Wednesday, August 17, 2011

American Black Ale (Simcoe)

This is part one of a three part experiment. As the title suggests this will be an ale featuring Simcoe with a bit of Cascade to add hop dept and fruit flavors. Cascade made the perfect choice because it is the classic hop in American beers; it seemed like a logical choice for this American style. When I formulated this recipe I looked around the Internet and settled on Carafa 3 special to darken the beer and add a distinct roasted aroma. Additionally I included chocolate malt to add roasted notes and victory to add biscuit flavors. I plan to dry hop this beer for about 5 days and bottle it a week in advance of my next trip to STL. 

This was my first and probably one of my last experiences with an ice bath. Some point soon I am going to build a second wort immersion chiller especially for small batches. The ice bath chilled my beer but 7 pounds of ice was no match for even a gallon of beer. The 25 foot immersion chiller we used in Chicago cooled our porter in less than 10 minutes to less than 70 degrees. I just need to engineer it to fit into 2 inches of water. 

I am a fan of hop bursting, I first read about this technique when I read Jamil Zainacheff’s article from zymurgy. The idea is that you use the majority of your hops in greater quantities in the last 20 minutes to increase your flavor and aroma while keeping the bitterness reasonable. In my somewhat limited experience with the technique I have yielded great flavor, good aroma, and not a lot of bitterness. To contrast we made a pale ale with warrior @ 60, citra and centennial in smaller amounts as usual, @ 40IBU; we also made an all citra IPA with a small 60 minute citra addition and 6 oz in the last 15 minutes, flameout and dry hop for 70IBU. The pale ale had more apparent bitterness. I put this technique to use with 50 IBUs coming from hops in the last 15 minutes.

I mentioned my experiment in the first paragraph; I plan to brew this three times, and each time I’ll supplement Cascade with another strong American hop. The next two versions will be centennial and nugget. I picked these hops because of the flavors, huge pine, huge citrus, and huge earth/spice.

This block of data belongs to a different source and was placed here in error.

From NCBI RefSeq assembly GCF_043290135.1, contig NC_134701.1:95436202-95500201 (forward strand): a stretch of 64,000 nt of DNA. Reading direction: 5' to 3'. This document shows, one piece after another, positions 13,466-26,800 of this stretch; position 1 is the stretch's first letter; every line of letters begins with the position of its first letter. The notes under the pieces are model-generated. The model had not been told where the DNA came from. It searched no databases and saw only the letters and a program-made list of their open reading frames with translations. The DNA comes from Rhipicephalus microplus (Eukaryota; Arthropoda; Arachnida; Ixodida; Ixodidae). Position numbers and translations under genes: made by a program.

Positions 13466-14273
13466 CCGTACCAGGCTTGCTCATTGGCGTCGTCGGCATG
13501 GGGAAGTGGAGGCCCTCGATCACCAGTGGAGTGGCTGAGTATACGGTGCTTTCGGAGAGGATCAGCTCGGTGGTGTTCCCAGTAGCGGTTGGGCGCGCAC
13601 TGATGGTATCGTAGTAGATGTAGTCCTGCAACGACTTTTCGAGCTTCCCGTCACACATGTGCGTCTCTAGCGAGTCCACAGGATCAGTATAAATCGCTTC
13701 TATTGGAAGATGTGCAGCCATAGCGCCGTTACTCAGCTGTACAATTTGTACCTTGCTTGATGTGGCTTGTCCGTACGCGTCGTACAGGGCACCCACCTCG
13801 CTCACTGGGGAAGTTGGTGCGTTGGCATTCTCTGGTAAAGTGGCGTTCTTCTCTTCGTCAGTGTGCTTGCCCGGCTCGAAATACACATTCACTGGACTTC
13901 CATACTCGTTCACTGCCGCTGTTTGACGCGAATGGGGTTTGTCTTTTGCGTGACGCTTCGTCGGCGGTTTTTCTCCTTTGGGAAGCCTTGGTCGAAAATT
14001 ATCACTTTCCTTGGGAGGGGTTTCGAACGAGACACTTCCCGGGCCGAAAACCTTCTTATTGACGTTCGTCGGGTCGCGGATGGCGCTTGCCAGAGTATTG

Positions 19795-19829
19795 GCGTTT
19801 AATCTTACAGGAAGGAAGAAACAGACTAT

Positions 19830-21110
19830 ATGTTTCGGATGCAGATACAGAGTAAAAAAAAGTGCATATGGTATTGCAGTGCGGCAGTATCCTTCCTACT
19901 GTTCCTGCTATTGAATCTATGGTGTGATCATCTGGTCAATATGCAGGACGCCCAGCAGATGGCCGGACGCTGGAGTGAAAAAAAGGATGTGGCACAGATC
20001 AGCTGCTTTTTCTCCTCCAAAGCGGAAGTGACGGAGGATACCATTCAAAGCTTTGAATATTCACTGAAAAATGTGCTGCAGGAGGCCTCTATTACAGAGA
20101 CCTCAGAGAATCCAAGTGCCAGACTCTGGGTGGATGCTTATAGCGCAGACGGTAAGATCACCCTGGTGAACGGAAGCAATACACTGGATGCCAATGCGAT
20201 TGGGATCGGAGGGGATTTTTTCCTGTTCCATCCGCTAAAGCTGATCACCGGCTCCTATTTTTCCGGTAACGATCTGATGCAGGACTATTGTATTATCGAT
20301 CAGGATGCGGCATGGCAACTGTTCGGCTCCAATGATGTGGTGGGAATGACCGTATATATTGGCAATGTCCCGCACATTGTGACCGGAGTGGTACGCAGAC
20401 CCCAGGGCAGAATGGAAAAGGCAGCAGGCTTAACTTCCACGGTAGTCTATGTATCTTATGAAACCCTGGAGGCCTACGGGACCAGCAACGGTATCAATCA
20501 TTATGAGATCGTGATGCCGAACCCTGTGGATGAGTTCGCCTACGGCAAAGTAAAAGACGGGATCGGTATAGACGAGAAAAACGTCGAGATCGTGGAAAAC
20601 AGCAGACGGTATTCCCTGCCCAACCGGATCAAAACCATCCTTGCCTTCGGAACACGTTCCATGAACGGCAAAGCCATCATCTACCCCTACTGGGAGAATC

The Recipe
Type: All Grain Date: 8/16/2011
Batch Size (fermenter): 1.00 gal     Boil Size: 1.14 gal: 
Boil Time: 60 min     Equipment: Brew Pot (2 Gallon)
End of Boil Volume 1.00 gal     Brewhouse Efficiency: 72.00 %

2 lbs 2.0 oz Pale Malt (2 Row) US (2.0 SRM) 79.0 %
4.0 oz Carafa III Special (525.0 SRM) 9.3 %
2.0 oz Caramel/Crystal Malt - 40L (40.0 SRM) 4.6 %
1.5 oz Chocolate Malt (350.0 SRM) 3.5 %
1.5 oz Victory Malt (25.0 SRM) 3.5 %
1.0 pkg Safale American (DCL/Fermentis #US-05)

Mash Profile: BIAB, 60 minutes @ 152, mash out @ 168 for 10 minutes

Bittering Hops:
0.10 oz Simcoe [13.00 %] - Boil 60.0 min 20.4 IBUs

Flavor Hops:
0.30 oz Cascade [5.50 %] - Boil 15.0 min 12.9 IBUs
0.20 oz Simcoe [13.00 %] - Boil 15.0 min 20.3 IBUs

Aroma Hops:
0.20 oz Cascade [5.50 %] - Boil 5.0 min 3.4 IBUs
0.30 oz Simcoe [13.00 %] - Boil 5.0 min 12.2 IBUs
0.20 oz Simcoe [13.00 %] - Boil 0.0 min 0.0 IBUs
0.30 oz Cascade [5.50 %] - Boil 0.0 min 0.0 IBUs

Dry Hops:
0.20 oz Cascade [5.50 %] - Dry Hop 7.0 Days Hop 14 0.0 IBUs
0.20 oz Simcoe [13.00 %] - Dry Hop 7.0 Days Hop 15 0.0 IBUs

OG: 1.069
FG: 1.014
SRM: 51.8
IBU: 69.2

Brewing Notes: I am always suprised how much hop trub is left over after brewing with whole hops. I need to remember to use a slotted spoon when I am brewing. I also will be thinking about using pellet hops in the boil, I might use some or all of the pellets in the boil and then dry hop with whole hops.

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